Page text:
End special status
Prime Minister Narendra Modi ended Kashmir’s failed 72-year constitutional exceptionalism by abrogating Articles 370 and 35A and switching the combined Union Territory of Jammu (Hindu-majority) & Kashmir (Muslim-majority), and the Union Territory of Ladakh (Buddhist majority) to central government rule from November 2019.
Pakistan is anxious and unsure of what to do next. India is wary of the US exit from Afghanistan when Pakistan will revert to its role of paymaster and guide to the Taliban. China is expected to work with Pakistan to fund the effort, and to prevent Xinjiang militants using Afghanistan as a base. Both are aligned to keep India out.
At the ‘roof of the world’ sits the Siachen Glacier north of the eastern end of the Karakoram range, in a coveted triangle atop Pakistan, India and China. The glacier-melt from 20,000 ft. peaks, is the largest single source of freshwater for the western part of the Indian subcontinent. Its Nubra Waterhead feeds the Indus River which irrigates the Punjab Plains, Pakistan’s breadbasket.
Hydro-energy dam construction, irrigation management and flood control systems for Pakistan, India, China, and Bangladesh, are flashpoints for conflict, as each nation gains or loses from intercepts upstream. Rivers do not start or stop at national borders. Whoever controls the heights where glaciers melt into rivers, has the pre-emptive strategic advantage.
The Siachen Glacier also straddles the Himalayan passes for hostile entry into India. India has reason to deny such access. A barren, bleak and forbidding region of 20,000 ft rock faces, lacking oxygen and other life-support, with below-freezing temperatures, Siachen did not tempt any army to encamp there. For humans, it is literally hell freezing over.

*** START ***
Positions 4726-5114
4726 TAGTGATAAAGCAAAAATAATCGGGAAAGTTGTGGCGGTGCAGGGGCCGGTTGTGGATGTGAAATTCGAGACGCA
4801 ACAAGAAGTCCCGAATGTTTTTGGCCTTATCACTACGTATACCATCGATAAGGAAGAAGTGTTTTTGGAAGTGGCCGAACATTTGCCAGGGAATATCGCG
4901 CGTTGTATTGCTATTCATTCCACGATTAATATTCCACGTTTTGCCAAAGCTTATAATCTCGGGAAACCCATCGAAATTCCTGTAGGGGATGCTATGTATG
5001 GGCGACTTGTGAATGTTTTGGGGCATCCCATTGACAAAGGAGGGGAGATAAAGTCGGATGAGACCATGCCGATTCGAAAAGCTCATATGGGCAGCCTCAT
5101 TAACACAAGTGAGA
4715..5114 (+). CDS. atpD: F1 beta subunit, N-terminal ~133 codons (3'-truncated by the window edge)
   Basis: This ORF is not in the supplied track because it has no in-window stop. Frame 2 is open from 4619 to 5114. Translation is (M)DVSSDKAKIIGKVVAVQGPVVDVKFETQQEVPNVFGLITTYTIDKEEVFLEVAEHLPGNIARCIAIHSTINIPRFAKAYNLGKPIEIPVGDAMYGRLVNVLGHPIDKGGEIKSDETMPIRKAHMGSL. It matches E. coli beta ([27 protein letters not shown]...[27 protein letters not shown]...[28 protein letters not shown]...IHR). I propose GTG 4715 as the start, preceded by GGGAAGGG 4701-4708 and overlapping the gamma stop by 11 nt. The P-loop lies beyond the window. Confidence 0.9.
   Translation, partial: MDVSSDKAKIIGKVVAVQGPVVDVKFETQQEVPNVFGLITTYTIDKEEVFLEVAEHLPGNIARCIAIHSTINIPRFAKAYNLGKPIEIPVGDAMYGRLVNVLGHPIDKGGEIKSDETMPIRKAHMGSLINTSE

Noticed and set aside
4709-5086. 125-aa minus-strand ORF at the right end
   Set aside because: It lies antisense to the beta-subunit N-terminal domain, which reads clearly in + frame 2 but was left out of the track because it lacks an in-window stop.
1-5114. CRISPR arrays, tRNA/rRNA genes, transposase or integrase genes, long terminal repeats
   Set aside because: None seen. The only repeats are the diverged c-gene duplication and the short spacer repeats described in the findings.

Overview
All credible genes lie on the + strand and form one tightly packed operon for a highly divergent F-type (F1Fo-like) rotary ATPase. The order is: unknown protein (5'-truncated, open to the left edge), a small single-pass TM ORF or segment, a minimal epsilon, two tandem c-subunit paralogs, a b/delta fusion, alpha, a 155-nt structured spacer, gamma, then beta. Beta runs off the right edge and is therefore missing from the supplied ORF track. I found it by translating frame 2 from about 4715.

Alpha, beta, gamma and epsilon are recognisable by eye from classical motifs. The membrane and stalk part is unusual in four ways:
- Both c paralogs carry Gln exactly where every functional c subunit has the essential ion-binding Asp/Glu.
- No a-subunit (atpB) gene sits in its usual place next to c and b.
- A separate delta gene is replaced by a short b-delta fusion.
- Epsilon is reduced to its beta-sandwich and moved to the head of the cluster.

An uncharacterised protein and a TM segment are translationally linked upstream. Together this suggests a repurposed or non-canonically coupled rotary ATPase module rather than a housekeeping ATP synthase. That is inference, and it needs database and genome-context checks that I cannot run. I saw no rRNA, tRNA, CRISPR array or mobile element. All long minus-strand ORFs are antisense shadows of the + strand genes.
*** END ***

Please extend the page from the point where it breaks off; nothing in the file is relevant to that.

The Pakistan government encouraged international expeditions as a way to stake its claim. An Indian army hobbyist reading about such climbs in an international mountaineering magazine organized an Indian team to scale the Siachen peaks in the 1980s. Finding a discarded pack of Indian cigarettes on a trail, the Pakistanis panicked. They contacted a supplier in London for suitable gear to station troops.
The mountain-gear supplier alerted the Indian Army, which occupied the Siachen Glacier in 1984 before the Pakistanis could get there. India has regained strategic military advantage against the Sino-Pak alliance in the Shaksgam valley. It comes at a huge cost to sustain battle-readiness on Siachen. The fatalities the Indian Army suffers there are mainly caused by frostbite, avalanches, and extreme hypothermia.
The book reveals China’s plan to dominate polysilicon manufacture, critical for advanced microchips in digital consumer devices, and for sophisticated military systems, including satellites. The location for this facility is north of the Siachen Glacier, at the edge of the Taklamakan Desert.
The two vital raw materials for microchips are sand and fresh water. The desert provides abundant sand. Almost 10,000 litres of fresh water are needed to produce one 30cm silicon wafer. The Himalayan ranges hold the freshest store of glaciers, lakes, and rivers.
China’s state-owned polysilicon and wafer producer GCL-Poly Energy Holdings is commissioning a huge plant near Kashgar, Xinjiang, to become the world’s leading low-cost, premium-quality polysilicon supply. The extreme security measures being taken in Xinjiang obviously have a defense rationale, beyond Islamic terrorism.
China occupied Aksai Chin in the 1950s to build a road connecting Xinjiang to Western Tibet. That, plus the ‘transfer’ by Pakistan in 1963, of the strategic Shaksgam Valley, with 242 glaciers, attest to China’s strategic mindset, of which the ‘Belt & Road’ scheme is the latest. The authors contrast that with India’s hesitance to act decisively in its own interest – and habit of reactive, rather than proactive response.